meets his Afghan counterpart Friday, and the White House says it is committed to providing Afghanistan “diplomatic, economic, and humanitarian assistance.” That’s cold comfort as emboldened Taliban militants advance across the country.
Mr. Biden said in April that U.S. troops would leave Afghanistan by Sept. 11, and coalition forces have been departing faster than expected. Since May the Taliban have taken more than 50 of the country’s roughly 400 districts, a United Nations official said this week. Fighting continues in many districts, which are comparable to American counties.
Some 8.5 million Afghans already live under Taliban control, the Long War Journal estimates, with more than 13 million in contested zones. These numbers will keep rising absent a policy reversal from Mr. Biden. Most of the newly captured districts surround provincial capitals, which the group will move on once U.S. and allied forces are gone. The intelligence community believes Kabul could fall six months after the U.S. withdrawal has finished.
The offensive has moved into northern Afghanistan, far beyond the Taliban’s traditional strongholds in the south. Brutal fights between militants and Afghan government forces have taken place in the northern Faryab, Balkh and Kunduz provinces. Some two dozen elite Afghan commandos died last week trying to retake a critical district in Faryab. Their calls for air support, which may have saved their lives, were in vain.
Many government forces are simply letting territory fall to the Taliban. The government calls these tactical retreats, but they’re leaving expensive weapons and vehicles. Though Afghan forces have had some limited success, they’re increasingly stretched thin without American airpower. The “end forever wars” crowd—which has argued for years that the real problem is America’s presence—has been conspicuously silent about the slow-rolling disaster.
Many Afghan forces are at risk of defecting to local anti-Taliban militias. An increasingly desperate Afghan President
met with militia leaders Monday and called for a “united front” to fight the Taliban. The Defense Ministry has pledged to supply the groups, and this alliance could shore up the government. But mobilizing these forces could fracture the country even more if infighting between groups loyal to Kabul breaks out.
The tragedy is that reversing this dark turn doesn’t require a massive commitment of U.S. troops. Afghan government forces are far from perfect, but they have been carrying the overwhelming burden in combat. The Afghans’ greatest advantage over the Taliban has been in the air, but private contractors conduct all maintenance on the government’s Black Hawk helicopters and transport planes and much of the upkeep for its light combat support aircraft. The Afghan air force could be grounded within months as contractors depart with allied forces.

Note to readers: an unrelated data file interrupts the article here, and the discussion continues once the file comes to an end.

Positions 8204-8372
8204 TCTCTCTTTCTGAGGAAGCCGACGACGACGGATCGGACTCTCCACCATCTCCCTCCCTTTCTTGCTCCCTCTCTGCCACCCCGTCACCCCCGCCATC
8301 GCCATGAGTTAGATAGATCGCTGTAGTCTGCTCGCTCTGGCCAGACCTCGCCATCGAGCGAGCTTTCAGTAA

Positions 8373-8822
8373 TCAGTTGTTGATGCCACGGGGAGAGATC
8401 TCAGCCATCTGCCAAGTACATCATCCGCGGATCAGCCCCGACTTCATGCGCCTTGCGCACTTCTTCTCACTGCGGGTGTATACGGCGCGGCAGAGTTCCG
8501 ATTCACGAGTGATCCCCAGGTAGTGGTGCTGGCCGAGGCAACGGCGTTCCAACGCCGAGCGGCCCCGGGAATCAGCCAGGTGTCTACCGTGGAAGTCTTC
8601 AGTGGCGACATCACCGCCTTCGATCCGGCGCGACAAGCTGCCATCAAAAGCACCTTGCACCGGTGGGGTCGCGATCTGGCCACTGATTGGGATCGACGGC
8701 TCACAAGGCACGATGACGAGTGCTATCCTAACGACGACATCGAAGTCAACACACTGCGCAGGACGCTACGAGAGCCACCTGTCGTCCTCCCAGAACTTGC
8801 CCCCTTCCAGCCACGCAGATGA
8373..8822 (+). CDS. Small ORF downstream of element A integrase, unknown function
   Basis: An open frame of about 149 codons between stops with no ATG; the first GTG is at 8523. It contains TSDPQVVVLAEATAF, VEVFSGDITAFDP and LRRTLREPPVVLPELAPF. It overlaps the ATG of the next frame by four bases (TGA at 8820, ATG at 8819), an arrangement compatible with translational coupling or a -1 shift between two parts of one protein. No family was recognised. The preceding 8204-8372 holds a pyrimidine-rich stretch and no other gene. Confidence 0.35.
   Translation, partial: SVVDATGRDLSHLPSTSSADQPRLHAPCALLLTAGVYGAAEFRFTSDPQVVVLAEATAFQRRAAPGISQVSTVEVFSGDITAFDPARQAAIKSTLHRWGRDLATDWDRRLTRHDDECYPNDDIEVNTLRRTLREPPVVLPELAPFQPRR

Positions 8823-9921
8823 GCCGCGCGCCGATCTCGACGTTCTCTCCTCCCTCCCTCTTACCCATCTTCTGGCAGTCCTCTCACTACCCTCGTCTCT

Mr. Ghani wants the U.S. to keep providing air support for his troops, but Washington is committing only to limited counterterrorism operations. Either way, there aren’t realistic options for air bases outside Afghanistan. The U.S. has significant assets in the Gulf states, but the lengthy flight time erodes their usefulness. Using aircraft carriers needed in the Pacific for these missions is strategic malpractice.
The U.S invaded Afghanistan after the 9/11 attacks to take out al Qaeda and its Taliban sponsors. The two groups still “remain closely aligned and show no indication of breaking ties,” according to a recent U.N. report. Islamic State also will take advantage of the security vacuum. All this threatens the American homeland.
Some argue that terrorism should be deprioritized in favor of great power competition with China. But as China builds up its air power in the region, Mr. Biden is abandoning useful air bases in Afghanistan, especially Bagram near Kabul. No one is arguing for a massive troop commitment. A few thousand troops in the country is manageable, and next best is enough troops to defend a residual force of private contractors to maintain Afghan air support for its forces.
The abrupt pullout has undermined NATO unity as some Europeans are unhappy with Mr. Biden’s decision. And what are the Taiwanese thinking as the U.S. walks away from this commitment? News reports say Mr. Biden has finally agreed to move thousands of Afghan translators to third countries as they await the U.S. visas they were promised. But this will have to be done fast to avoid a slaughter.
A Pentagon spokesman said this week that the pace of the retreat could change but that all U.S. forces would be gone by September. By completing the withdrawal that
started, Mr. Biden shares responsibility for the bloody consequences.
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